Improving the health and welfare of dairy calves

PI: Sylvia Kehoe


Kehoe is a professor of dairy science and an assistant chair of the department at UW–River Falls. She teaches courses on lactation and milk quality as well as animal welfare.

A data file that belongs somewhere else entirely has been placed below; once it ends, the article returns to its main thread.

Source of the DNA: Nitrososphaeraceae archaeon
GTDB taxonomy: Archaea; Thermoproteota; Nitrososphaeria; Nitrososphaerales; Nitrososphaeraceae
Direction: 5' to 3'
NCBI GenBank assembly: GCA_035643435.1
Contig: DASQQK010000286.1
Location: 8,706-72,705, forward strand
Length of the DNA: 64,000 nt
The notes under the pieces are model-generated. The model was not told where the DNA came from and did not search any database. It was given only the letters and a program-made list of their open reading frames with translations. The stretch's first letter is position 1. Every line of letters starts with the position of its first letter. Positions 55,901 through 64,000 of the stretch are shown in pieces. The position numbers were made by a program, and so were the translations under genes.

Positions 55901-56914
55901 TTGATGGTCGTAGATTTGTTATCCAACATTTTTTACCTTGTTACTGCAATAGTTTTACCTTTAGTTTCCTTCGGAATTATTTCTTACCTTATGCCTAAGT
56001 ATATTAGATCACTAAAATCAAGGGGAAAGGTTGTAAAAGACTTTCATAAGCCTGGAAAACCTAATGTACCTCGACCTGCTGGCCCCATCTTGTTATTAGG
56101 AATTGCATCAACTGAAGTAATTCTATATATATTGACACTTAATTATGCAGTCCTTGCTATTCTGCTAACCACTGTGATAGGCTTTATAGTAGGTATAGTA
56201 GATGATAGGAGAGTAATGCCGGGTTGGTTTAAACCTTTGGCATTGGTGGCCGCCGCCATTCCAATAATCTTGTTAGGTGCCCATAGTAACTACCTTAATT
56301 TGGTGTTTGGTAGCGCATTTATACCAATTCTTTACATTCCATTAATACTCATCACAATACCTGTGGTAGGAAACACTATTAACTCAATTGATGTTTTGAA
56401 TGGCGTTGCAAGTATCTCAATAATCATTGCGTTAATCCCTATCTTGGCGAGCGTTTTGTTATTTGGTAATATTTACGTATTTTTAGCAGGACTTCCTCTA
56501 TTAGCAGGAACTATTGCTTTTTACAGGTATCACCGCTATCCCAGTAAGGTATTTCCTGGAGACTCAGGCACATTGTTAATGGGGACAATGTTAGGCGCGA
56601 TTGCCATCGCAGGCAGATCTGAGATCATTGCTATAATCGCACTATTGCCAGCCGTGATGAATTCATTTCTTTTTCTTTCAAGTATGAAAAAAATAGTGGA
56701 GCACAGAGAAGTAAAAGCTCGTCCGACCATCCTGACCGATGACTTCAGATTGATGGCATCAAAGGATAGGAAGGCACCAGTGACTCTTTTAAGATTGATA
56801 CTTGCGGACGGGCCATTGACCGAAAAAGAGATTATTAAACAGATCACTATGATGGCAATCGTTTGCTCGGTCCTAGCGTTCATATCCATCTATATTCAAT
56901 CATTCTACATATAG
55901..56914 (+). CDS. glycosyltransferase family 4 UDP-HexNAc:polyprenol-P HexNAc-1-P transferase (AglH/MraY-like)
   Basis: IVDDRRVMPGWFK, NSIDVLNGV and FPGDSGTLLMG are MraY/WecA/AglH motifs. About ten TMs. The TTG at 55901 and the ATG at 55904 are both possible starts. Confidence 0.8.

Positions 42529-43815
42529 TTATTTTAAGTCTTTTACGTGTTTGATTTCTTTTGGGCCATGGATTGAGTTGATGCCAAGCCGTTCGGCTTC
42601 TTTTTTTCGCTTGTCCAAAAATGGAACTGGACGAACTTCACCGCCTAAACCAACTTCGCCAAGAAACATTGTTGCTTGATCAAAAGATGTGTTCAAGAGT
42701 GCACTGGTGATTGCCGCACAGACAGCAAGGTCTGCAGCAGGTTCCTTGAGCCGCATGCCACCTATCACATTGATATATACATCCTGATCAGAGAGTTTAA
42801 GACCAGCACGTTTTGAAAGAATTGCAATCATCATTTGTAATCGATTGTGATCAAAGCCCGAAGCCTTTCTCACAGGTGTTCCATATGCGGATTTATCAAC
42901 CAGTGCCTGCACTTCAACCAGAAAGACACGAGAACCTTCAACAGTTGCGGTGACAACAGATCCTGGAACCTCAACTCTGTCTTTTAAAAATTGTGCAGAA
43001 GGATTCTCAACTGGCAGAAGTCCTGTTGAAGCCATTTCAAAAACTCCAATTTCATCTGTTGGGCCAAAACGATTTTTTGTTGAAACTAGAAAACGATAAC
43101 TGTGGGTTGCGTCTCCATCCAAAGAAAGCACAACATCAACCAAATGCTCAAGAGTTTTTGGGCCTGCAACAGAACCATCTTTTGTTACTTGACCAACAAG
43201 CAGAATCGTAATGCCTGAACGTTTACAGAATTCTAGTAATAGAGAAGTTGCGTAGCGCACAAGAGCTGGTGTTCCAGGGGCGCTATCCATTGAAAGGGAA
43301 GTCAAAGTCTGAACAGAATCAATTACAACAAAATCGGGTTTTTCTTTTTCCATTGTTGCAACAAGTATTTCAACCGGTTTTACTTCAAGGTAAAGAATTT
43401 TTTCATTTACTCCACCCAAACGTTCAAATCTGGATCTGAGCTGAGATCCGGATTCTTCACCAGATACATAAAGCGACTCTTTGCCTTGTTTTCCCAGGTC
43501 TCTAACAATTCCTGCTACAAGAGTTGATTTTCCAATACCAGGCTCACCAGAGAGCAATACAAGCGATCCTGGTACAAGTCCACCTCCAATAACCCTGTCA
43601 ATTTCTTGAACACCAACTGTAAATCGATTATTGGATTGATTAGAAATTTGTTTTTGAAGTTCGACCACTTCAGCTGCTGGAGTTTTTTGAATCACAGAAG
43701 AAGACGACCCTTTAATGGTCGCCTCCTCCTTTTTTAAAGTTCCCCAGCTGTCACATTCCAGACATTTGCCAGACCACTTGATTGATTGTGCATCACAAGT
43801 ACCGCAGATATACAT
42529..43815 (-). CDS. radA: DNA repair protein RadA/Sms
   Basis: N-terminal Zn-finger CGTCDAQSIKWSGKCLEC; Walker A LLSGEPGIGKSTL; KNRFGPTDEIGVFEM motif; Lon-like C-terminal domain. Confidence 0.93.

This project takes a three-pronged approach to addressing research questions related to calf welfare and health. The first project is to refine a disbudding paste applicator prototype. Although paste is an easier method of disbudding, it can be done wrong with serious ramifications to the calf, such as face burns. The prototype is a safe applicator that has the potential for patenting and wide distribution. The second aspect of the project is to survey mineral and vitamin concentrations in calves who are fed pasteurized waste milk. In general, these calves do not eat as much grain starter due to their high intake of milk. With a lack of vitamin and mineral intake, calves can become deficient over time which will impair immune function and growth. The final project is an evaluation of a salt supplement during weaning and post-weaning as a tool to provide nutritional benefits, reduce stress and provide distraction. Research has shown that if calves receive enrichment, it can help them deal with stressful situations. Enrichment can consist of something extra that calves can lick or suck on. Adding a hanging salt block to calf pens should provide nutritive enrichment without overdosing the calf on any minerals since they cannot intake enough to make a difference. It will provide distraction and reduce stress. These three projects are aimed at helping farmers raise their calves with less labor, better health and less stress.